Other ID: LULU 31
Organization(s): USGS, Woods Hole Coastal and Marine Science Center
Location: Nantucket Sound, Vineyard Sound, Buzzards Bay, Cape Cod Bay, Massachusetts, United States, North America, North Atlantic;
Principal Investigator(s): Robert N. Oldale
Data Type(s): Seismics: Air Gun / Water Gun, Seismics: Boomer, Seismics: Sparker
Scientific Purpose/Goals: Test the capability of using the ship for scientific work (previously she has been used only as the tender for ALVIN); and obtain geophysical data in Nantucket and Vineyard Sounds, Buzzards Bay, and Cape Cod Bay.
Start Date: 1970-03-12
Start Port/Location: Woods Hole, MA
End Date: 1970-03-17
End Port/Location: Woods Hole, MA
Equipment Used: Air gun, Seismic Engineering streamer
Information to be Derived: Morphology;
Summary of Activity and Data Gathered: The scientific results were good. The 10 cubic inch airgun and the time variable gain, a feature of the recorder, allowed recognition of basement in Nantucket Sound. The large airgun provided enough energy to penetrate the 100 to 300 meters of sediment and the time variable gain suppressed the multiples that usually mask the data. Throughout the cruise, detail in the upper sediments (Holocene) was sacrificed to obtain good basement reflections. Originally a 3.5 kc echo sounding system was to be used to obtain this detail, but the system and a means for towing were not available at the time of sailing. The basement morpholgy in Nantucket Sound can be recognized in the records. Several deep valleys were seen and the depth to basement appears to check reasonably with depths determined by land-based refraction data. Several horizons can be seen above the basement and in some places deep valleys are cut into the sediments. Basement was easily recognized in Buzzards Bay where it was highly irregular. Several horizons can be recognized in the overlying sediments where basement is deep. The records from Cape Cod Bay showed flat-lying sediments over an irregular basement. Several valleys were seen cut into the basement and in the sediments.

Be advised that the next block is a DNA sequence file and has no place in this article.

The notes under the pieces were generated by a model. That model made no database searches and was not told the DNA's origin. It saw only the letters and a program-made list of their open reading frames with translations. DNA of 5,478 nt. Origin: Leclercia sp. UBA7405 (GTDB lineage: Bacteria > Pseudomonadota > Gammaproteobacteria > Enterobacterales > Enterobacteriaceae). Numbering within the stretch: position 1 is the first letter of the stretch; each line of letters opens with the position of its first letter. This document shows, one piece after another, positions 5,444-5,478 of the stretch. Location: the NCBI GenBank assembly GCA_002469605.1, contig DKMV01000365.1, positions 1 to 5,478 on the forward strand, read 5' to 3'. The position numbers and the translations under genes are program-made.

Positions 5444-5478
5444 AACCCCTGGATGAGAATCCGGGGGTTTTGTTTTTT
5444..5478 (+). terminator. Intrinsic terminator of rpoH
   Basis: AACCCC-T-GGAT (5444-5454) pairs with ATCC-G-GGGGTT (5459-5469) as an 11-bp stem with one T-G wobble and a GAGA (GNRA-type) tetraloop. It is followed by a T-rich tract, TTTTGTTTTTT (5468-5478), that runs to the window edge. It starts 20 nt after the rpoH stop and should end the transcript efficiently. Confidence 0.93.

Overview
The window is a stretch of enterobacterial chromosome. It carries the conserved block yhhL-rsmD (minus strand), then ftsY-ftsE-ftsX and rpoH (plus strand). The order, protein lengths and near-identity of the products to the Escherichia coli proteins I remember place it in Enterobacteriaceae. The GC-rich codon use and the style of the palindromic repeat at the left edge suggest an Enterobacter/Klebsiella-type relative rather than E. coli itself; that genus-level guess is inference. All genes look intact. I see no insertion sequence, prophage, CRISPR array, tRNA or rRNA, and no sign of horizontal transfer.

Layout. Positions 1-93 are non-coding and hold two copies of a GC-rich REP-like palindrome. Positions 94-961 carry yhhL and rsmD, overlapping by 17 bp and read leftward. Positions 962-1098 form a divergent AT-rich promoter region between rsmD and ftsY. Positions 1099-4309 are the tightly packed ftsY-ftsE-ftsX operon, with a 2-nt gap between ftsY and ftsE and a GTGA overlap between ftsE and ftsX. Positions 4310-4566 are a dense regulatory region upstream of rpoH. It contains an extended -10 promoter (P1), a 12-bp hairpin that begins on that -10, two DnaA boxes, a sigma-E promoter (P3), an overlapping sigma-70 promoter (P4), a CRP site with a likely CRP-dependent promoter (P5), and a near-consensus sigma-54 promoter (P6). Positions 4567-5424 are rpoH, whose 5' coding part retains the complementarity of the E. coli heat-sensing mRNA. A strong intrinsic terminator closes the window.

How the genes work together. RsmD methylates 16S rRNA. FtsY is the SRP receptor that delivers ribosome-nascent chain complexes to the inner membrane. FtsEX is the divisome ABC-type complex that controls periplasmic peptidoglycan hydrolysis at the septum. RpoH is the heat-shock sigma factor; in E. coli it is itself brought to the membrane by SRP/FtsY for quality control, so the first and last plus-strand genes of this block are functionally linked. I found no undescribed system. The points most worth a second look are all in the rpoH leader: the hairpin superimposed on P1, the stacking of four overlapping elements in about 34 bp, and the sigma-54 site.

Staff: Robert N. Oldale
Notes: Two major problems developed in the profiling system during the cruise. The coupling between the high stage compressor and high stage pressure tank failed three times. The first two times, during the survey of Cape Cod Bay, required considerable time to repair. The third failure occurred just as the cruise was completed. The failures indicate that a flexible coupling is necessary between the compressor and tank. The other failure of the system also occurred in Cape Cod Bay when the airgun broke loose from the fish. This was easily repaired and the airgun gave no further trouble; however, a stronger mount between the airgun and the fish should be devised. Breaking of the seal retainer springs in the airgun, caused by a high repetition rate (2 to 4 sec.) that occurred on the fall cruise to the western Gulf of Maine did not occur on this cruise.